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Extra Hurdles Added to L-1B Visa Process

Written By The Shapiro Law Group on March 26, 2012

Now more than ever large-scale American companies need the support of global talent in order to compete in an international marketplace. But, as noted by the American Immigration Lawyers Association (AILA) our domestic agencies responsible for immigration still sometimes function in a way that restricts American companies by denying applications for L-1B visa transfers on hyper-technical grounds.

The L-1B visa allows foreign employees of domestic companies with global operations to transfer to the U.S. when they have specialized knowledge that is needed here, pursuant to the terms of the Immigration and Nationality Act of 1970 (the 1970 INA) and the Immigration Act of 1990 (IMMACT).

However, the U.S. Citizenship and Immigration Services, the former Immigration and Naturalization Service (now known as Legacy INS) and the Administrative Appeals Office (the AAO) which hears appeals on visa determinations, have all found ways to narrow the openings for L-1B visa transfers authorized by Congress.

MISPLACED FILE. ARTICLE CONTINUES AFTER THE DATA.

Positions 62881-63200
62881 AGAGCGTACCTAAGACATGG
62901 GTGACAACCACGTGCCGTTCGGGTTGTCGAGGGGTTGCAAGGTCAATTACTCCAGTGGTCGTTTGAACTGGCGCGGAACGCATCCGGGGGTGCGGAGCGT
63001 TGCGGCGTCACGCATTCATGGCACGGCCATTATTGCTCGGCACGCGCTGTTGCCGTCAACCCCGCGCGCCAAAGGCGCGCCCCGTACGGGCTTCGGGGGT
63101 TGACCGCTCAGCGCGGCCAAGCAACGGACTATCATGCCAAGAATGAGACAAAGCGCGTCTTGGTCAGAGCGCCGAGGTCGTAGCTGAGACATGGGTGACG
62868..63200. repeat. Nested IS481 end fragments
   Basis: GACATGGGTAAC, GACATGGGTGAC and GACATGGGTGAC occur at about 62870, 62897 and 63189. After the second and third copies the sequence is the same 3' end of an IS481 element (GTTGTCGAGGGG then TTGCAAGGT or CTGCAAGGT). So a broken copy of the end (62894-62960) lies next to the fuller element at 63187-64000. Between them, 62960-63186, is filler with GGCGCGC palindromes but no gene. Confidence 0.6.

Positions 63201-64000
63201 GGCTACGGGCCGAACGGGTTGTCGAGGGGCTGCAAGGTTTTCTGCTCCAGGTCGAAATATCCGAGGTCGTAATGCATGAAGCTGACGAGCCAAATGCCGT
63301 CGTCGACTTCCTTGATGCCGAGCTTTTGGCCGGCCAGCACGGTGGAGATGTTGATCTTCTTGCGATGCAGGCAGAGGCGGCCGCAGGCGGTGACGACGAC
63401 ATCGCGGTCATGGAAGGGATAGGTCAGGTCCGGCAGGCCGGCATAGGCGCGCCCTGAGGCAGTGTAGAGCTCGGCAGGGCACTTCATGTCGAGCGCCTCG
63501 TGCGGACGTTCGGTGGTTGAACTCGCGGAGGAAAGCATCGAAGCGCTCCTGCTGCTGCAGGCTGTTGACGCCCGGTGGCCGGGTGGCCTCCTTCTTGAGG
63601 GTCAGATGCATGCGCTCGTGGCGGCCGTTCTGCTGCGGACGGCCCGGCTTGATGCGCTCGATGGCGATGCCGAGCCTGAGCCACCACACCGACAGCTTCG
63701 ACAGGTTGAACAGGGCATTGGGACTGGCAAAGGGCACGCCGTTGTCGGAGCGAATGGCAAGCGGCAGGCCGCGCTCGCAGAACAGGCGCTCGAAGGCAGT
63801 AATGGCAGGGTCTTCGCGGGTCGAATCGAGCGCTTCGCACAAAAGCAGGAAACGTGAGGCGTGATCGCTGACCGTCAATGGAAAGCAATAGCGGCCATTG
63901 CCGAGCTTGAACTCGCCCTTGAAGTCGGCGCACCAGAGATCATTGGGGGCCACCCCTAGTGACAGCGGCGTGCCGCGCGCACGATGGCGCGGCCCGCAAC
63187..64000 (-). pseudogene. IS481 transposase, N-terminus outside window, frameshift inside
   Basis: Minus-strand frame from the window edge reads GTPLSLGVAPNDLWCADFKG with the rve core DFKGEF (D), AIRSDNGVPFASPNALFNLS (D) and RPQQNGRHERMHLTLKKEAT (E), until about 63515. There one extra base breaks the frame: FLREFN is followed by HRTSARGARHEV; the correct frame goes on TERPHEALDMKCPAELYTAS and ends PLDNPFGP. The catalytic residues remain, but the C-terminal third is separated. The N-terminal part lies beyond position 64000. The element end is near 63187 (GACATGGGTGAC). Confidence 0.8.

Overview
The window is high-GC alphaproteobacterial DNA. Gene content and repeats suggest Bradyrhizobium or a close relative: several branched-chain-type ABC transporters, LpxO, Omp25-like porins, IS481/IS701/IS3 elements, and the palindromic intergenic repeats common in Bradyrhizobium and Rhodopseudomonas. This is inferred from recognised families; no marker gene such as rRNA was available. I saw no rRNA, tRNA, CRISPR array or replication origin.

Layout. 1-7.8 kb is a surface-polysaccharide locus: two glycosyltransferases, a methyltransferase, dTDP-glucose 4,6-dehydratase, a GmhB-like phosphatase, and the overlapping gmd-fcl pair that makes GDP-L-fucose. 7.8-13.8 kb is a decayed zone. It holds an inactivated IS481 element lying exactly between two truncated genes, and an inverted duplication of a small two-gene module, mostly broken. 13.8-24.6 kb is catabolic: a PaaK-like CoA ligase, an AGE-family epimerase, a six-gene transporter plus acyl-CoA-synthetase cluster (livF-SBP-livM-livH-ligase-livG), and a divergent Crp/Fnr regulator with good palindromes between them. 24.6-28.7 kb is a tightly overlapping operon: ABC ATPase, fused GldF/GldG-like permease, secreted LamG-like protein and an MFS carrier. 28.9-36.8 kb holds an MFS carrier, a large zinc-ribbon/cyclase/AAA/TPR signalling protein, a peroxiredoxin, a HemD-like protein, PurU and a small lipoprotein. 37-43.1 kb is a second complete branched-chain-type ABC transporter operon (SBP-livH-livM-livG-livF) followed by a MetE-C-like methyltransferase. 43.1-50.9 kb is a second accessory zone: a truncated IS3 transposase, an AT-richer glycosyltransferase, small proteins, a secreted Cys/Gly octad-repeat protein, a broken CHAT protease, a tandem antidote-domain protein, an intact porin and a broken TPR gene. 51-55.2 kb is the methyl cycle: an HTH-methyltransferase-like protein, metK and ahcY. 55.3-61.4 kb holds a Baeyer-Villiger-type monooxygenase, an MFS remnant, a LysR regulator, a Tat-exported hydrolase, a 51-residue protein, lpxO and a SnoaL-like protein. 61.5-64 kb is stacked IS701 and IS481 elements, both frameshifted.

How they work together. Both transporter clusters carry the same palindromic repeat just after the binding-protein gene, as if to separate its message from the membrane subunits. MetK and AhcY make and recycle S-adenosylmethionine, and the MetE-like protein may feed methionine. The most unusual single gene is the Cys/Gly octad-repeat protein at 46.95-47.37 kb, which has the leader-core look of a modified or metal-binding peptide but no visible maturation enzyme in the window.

Over time, these authorities have narrowed the definition of specialized knowledge despite the intent of Congress expressed in IMMACT and the growing needs of domestically based global companies. For example, the AAO still relies on legislative history from the 1970 INA and court decisions interpreting that law to support its conclusion that specialized knowledge employees must be key to the petitioners enterprise, sometimes adding that such key employees must be part of an elevated class of workers.

In fact, the House Committee Report for IMMACT explicitly stated that specialized knowledge need not relate to a variety of extraneous tests bureaucratically added by immigration authorities. The Congressional Record is also full of statements about the value of the L-1B visa to multi-national corporations, and the exacerbated problems created by varying interpretations of specialized knowledge by the Legacy INS.

Until this problem is rectified, it will still be more difficult than necessary for an employer-petitioner to obtain L-1B visas, and an especially good advocate will often be necessary to obtain those visas. If you are an employer or agent of an employer responsible for intra-company, inter-country transfers or compliance with immigration rules generally, please do not hesitate to contact our office for assistance at (847) 564-0712. You are also welcome to visit the pertinent section of our immigration law Website for additional information about our services.